Eyes on the prize with ifm

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The io-key can provide efficient monitoring, and control, of multiple pieces of farm infrastructure – designed to give the user ultimate control

 

With the appropriate sensors, an io-key can transmit liquid level data to the cloud at different rates

 

The summer months are always among the busiest times of year for the growers of Australia’s winter crops – with harvest season, thirsty livestock and the threat of bushfires just around the corner.

At the same time, farm infrastructure is being more widely used and being more closely monitored, with reliance high on silos, water tanks and pumps, particularly as January and February roll around.

With that in mind, most farmers will go out of their way to prepare thoroughly beforehand, ensuring little problems are dealt with before they become larger issues.

But making sure that these pieces of farm infrastructure remain in a good state of repair, so that livestock can be watered and irrigation continue unabated, requires regular monitoring, in a manner that is as straightforward as possible.

That said, every property is different, and every farmer will have both different needs and different preferences for how they want that monitoring to take place – as well as how much time it will take out of their day.

Rather than seeking to apply a blanket solution for every problem, leading specialist automation technology developer ifm has developed a product that lets the farmer make the decisions.

The io-key miniature monitor was designed to have minimum requirements and produce maximum benefits for its users – able to take data from a variety of different sensors and to transmit it wirelessly to operators whenever required.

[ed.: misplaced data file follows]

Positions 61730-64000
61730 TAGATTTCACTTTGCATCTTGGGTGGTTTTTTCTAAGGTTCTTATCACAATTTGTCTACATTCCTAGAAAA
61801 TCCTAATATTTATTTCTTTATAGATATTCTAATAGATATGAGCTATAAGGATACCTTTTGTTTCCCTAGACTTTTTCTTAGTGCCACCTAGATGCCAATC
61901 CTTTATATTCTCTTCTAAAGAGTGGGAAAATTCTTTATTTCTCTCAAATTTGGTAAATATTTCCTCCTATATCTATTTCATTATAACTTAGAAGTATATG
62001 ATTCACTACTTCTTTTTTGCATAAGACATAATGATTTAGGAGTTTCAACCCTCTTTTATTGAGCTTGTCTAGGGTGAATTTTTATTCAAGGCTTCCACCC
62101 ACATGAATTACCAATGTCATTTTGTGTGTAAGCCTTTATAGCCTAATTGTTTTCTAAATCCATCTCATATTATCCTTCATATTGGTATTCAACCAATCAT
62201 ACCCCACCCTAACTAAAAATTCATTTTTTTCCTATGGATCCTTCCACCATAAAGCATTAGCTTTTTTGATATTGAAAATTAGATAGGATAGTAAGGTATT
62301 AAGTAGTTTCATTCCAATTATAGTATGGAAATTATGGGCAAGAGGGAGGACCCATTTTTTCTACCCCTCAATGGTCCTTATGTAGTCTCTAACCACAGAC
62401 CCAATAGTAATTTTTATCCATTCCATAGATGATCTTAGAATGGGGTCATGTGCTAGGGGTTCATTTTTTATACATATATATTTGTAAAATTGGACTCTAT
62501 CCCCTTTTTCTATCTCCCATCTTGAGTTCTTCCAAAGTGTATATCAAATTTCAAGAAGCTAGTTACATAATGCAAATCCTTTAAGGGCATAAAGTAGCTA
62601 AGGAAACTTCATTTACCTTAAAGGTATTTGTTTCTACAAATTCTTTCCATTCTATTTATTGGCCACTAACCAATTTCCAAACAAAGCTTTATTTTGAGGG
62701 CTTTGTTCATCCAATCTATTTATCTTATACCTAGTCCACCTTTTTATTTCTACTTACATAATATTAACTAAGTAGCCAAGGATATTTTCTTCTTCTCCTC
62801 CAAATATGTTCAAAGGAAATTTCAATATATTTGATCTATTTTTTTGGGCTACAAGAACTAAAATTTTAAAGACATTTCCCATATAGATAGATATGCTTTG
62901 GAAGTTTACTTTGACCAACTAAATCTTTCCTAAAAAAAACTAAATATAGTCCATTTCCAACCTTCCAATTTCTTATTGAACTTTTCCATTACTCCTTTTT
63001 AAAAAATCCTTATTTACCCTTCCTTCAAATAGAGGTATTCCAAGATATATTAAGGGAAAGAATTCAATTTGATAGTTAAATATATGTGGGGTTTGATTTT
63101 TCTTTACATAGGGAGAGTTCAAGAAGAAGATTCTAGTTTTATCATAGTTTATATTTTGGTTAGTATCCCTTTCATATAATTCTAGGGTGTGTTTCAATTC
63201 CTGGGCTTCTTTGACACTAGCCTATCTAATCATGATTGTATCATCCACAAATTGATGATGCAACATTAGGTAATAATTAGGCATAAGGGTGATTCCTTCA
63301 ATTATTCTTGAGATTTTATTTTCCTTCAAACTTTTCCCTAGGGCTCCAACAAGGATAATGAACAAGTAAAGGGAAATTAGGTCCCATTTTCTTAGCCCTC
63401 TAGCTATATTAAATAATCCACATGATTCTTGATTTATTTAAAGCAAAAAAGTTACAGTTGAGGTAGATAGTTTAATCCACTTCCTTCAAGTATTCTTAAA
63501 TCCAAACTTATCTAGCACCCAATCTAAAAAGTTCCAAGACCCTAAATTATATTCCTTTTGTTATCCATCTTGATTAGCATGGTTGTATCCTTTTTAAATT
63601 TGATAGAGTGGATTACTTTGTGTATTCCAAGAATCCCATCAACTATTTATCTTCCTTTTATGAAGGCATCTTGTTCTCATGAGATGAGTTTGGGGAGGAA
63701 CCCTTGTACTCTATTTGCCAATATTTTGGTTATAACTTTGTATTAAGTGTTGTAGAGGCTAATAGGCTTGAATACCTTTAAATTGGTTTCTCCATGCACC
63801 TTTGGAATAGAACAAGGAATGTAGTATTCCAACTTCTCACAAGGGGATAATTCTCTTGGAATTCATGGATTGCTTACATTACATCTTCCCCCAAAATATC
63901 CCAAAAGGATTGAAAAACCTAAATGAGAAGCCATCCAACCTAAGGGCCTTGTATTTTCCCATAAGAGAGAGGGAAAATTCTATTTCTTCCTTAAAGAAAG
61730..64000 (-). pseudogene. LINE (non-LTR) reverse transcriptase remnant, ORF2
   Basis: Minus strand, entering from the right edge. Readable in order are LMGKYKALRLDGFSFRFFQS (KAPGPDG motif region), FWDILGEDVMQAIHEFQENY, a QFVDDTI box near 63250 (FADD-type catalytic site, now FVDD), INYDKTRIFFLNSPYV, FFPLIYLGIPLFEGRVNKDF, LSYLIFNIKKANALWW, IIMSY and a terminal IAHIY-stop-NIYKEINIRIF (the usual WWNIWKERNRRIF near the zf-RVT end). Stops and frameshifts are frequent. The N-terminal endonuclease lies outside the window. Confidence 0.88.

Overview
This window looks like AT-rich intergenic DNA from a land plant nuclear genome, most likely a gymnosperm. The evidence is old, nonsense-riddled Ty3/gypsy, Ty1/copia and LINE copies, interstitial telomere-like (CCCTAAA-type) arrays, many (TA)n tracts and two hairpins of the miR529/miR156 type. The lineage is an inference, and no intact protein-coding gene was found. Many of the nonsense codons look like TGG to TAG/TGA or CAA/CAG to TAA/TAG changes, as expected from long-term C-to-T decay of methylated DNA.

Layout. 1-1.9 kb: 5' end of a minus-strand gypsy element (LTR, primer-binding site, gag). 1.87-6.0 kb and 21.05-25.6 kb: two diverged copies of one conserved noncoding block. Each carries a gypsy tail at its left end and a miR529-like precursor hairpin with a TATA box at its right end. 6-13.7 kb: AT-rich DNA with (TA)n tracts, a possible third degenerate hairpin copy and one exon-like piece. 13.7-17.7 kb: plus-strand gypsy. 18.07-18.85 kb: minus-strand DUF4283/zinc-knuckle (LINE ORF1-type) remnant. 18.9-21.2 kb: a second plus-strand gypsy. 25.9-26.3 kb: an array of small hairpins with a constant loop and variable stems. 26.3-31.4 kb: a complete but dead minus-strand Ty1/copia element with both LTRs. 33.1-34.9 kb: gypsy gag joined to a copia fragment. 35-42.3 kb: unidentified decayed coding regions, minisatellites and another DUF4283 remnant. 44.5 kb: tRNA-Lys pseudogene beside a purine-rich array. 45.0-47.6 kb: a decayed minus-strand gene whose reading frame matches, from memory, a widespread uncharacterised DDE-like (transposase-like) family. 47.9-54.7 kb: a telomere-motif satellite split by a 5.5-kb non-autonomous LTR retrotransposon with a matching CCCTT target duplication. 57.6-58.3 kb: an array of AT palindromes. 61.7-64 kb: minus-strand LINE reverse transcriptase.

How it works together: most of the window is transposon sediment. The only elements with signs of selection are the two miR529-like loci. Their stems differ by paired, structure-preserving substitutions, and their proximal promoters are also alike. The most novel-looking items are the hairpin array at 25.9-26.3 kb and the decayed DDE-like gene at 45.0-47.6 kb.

Ifm national technical sales manager for Australia Dan Buzatu says the unit’s two monitor ports allow it to connect to sensors, using information from them to act in different ways.

"It can be used for pretty much any application where something needs to be set up with minimum infrastructure existing other than having a 3G or 4G network around," he says.

 

The io-key can be powered by a battery or, as here, through a solar panel

 

All the io-key needs to operate is its 4G integrated SIM card and a 24-volt power supply, sometimes provided by a battery or solar panel.

It can use these to send information to farmers at anything from daily to 10-second intervals, as well as sending an alarm whenever triggered.

A simple example of this at work is its use for monitoring levels of liquid in a tank – be it chemicals in a factory or water for filling troughs for livestock.

The farmer can simply set a suitable sensor, connect it to the io-key and establish the style of feedback they wish to receive.

That can be regular updates to a dashboard, accessible on a tablet device or desktop computer, or a notification SMS or email when something out of the ordinary occurs.

It may also be action using the io-key’s output function to power a pump or a fan.

 

The io-key’s output allows it to be used to turn on a pump or a warning light